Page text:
Random Factoid #398

30 08 2010

Are you keeping track of how your favorite movie characters are dying?  Daniel Engber at Slate is.  In an impeccably well researched article “Terra Infirma,” he charts the decline in the use of quicksand in movies for the past few decades.  Really, the only movie I can remember that employed the natural phenomena is “Indiana Jones and the Kingdom of the Crystal Skull.”

I feel like quicksand has become, in a way, an antiquated cinematic device.  It was something simple to replicate, and people just expect more for their money with an army of computer graphics engineers available.  If you have the time, I highly recommend you read the article (confession: I’ve only skimmed because I have so little time).  Here’s an excerpt from the beginning:

The fourth-graders were unanimous: Quicksand doesn’t scare them, not one bit. If you’re a 9- or 10-year-old at the P.S. 29 elementary school in Brooklyn, N.Y., you’ve got more pressing concerns: Dragons. Monsters. Big waves at the beach that might separate a girl from her mother. Thirty years ago, quicksand might have sprung up at recess, in pools of discolored asphalt or the dusty corners of the sandbox—step in the wrong place, and you’d die. But not anymore, a boy named Zayd tells me. “I think people used to be afraid of it,” he says. His classmates nod. “It was before we were born,” explains Owen. “Maybe it will come back one day.”

For now, quicksand has all but evaporated from American entertainment—rejected even by the genre directors who once found it indispensable. There isn’t any in this summer’s fantasy blockbuster “Prince of Persia: Sands of Time”or in last year’s animated jungle romp “Up.” You won’t find quicksand in “The Last Airbender” or “Avatar,” either. Giant scorpions emerge from the sand in “Clash of the Titans,” but no one gets sucked under. And what about “Lost”—a tropical-island adventure series replete with mud ponds and dangling vines? That show, which ended in May, spanned six seasons and roughly 85 hours of television airtime—all without a single step into quicksand. “We were a little bit concerned that it would just be cheesy,” says the show’s Emmy-winning writer and executive producer, Carlton Cuse. “It felt too clichéd. It felt old-fashioned.”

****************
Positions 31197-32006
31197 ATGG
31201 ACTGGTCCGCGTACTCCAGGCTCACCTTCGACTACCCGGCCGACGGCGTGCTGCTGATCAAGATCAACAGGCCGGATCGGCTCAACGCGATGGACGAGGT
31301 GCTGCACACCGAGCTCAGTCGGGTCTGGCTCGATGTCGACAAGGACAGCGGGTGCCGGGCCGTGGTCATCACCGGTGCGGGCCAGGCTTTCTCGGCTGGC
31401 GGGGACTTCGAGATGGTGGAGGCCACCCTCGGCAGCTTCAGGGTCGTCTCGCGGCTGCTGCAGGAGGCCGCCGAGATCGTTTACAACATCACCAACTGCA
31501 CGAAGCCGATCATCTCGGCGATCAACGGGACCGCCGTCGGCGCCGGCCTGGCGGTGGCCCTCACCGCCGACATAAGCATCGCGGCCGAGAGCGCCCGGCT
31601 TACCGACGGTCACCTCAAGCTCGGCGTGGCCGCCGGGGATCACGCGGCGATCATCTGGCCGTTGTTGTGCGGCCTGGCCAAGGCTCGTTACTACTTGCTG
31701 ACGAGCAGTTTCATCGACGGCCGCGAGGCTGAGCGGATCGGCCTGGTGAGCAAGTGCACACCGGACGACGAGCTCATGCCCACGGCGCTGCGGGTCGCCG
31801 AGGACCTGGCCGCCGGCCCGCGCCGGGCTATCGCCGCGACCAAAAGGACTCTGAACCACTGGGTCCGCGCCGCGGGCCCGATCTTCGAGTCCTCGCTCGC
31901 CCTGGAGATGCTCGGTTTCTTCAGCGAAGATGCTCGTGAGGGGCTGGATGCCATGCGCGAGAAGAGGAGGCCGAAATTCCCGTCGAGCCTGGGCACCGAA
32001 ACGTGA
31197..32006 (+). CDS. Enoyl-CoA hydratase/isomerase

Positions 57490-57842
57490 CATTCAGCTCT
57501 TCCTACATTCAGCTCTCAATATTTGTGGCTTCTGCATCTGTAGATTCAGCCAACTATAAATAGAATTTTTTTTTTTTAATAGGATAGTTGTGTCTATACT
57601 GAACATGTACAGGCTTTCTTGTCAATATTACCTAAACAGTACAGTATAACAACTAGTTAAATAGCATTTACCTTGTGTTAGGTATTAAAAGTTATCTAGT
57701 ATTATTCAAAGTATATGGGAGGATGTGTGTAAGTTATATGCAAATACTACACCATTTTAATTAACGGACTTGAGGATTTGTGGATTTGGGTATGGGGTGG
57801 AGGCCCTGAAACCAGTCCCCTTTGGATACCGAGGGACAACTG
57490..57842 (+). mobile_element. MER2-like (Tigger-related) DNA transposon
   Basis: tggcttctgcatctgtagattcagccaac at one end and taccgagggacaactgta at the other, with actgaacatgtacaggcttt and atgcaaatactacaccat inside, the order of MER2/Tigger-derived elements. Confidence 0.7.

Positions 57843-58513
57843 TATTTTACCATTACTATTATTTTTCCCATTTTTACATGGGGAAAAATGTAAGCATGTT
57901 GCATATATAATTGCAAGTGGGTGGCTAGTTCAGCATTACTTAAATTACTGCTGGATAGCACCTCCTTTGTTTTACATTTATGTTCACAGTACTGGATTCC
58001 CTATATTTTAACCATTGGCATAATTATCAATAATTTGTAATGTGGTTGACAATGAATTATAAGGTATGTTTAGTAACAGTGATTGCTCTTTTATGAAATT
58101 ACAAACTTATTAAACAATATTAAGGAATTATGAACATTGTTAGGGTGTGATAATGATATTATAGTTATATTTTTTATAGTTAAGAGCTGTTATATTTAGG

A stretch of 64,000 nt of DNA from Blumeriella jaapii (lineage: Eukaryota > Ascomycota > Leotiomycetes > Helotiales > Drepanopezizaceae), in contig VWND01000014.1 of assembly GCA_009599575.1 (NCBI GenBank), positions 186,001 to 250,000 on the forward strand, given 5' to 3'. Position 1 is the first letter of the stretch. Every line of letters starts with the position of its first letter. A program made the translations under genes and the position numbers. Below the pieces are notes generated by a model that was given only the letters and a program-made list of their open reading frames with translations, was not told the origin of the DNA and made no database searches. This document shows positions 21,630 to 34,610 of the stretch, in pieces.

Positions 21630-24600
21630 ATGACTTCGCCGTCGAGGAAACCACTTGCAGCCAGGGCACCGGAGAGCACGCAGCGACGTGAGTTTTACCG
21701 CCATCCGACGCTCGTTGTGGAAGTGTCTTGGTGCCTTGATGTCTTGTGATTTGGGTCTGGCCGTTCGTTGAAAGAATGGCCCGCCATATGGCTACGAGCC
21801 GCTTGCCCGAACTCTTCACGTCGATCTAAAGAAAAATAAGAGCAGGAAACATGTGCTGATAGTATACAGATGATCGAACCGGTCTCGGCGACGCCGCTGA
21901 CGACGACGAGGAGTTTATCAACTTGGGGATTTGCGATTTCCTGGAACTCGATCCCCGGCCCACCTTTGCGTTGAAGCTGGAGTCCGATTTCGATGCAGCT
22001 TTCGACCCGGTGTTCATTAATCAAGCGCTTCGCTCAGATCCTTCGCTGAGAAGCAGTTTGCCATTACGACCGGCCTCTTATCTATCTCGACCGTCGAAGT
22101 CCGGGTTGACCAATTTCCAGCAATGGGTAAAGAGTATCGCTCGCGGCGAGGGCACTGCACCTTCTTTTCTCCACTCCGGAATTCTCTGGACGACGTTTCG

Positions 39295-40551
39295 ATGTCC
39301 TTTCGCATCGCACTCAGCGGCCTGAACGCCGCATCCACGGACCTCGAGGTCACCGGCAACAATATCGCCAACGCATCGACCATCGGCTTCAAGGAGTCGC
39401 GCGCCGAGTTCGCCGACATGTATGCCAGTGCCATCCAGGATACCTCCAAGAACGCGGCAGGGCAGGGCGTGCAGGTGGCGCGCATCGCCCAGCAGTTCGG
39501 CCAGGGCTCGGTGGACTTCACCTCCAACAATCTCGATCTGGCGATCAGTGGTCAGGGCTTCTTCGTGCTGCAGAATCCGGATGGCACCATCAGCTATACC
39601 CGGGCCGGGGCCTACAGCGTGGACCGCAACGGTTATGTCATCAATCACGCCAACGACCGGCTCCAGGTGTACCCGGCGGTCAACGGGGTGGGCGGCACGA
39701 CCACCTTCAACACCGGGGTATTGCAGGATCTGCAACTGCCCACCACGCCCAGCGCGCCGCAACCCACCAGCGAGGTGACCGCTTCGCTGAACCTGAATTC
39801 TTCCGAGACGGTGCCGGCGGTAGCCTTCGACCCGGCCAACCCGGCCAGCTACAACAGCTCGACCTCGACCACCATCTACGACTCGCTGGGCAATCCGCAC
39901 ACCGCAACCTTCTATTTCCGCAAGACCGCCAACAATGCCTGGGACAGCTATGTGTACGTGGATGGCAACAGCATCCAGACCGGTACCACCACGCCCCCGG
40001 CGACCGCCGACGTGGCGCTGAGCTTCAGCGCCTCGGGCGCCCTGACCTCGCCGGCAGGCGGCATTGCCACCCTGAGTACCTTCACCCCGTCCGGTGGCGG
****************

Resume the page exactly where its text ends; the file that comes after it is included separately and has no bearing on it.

Engber may have hit on this, but here are my conclusions on the sucking dry of quicksand in cinema.  First, Americans want blood.  They want bloody satisfaction, something that can only be delivered in the form of a body.  Quicksand robs us of that joy by sucking the victims under the surface of the earth.  Second, there’s no way to vitalize the quicksand escape.  There’s no creativity involved; you either pull yourself out, have someone help you get out, or you die.  Pretty simple stuff.

But going even farther beyond quicksand, looking at the chart of the decline of quicksand made me realize how little I actually remember movies, particularly action movies.  They just all run together.  I can barely remember “The A-Team” from two months ago; anything around five years ago is a muddled mess.  So in my mind, does it really matter that the art of death by quicksand is dying?  Is anyone lamenting this?



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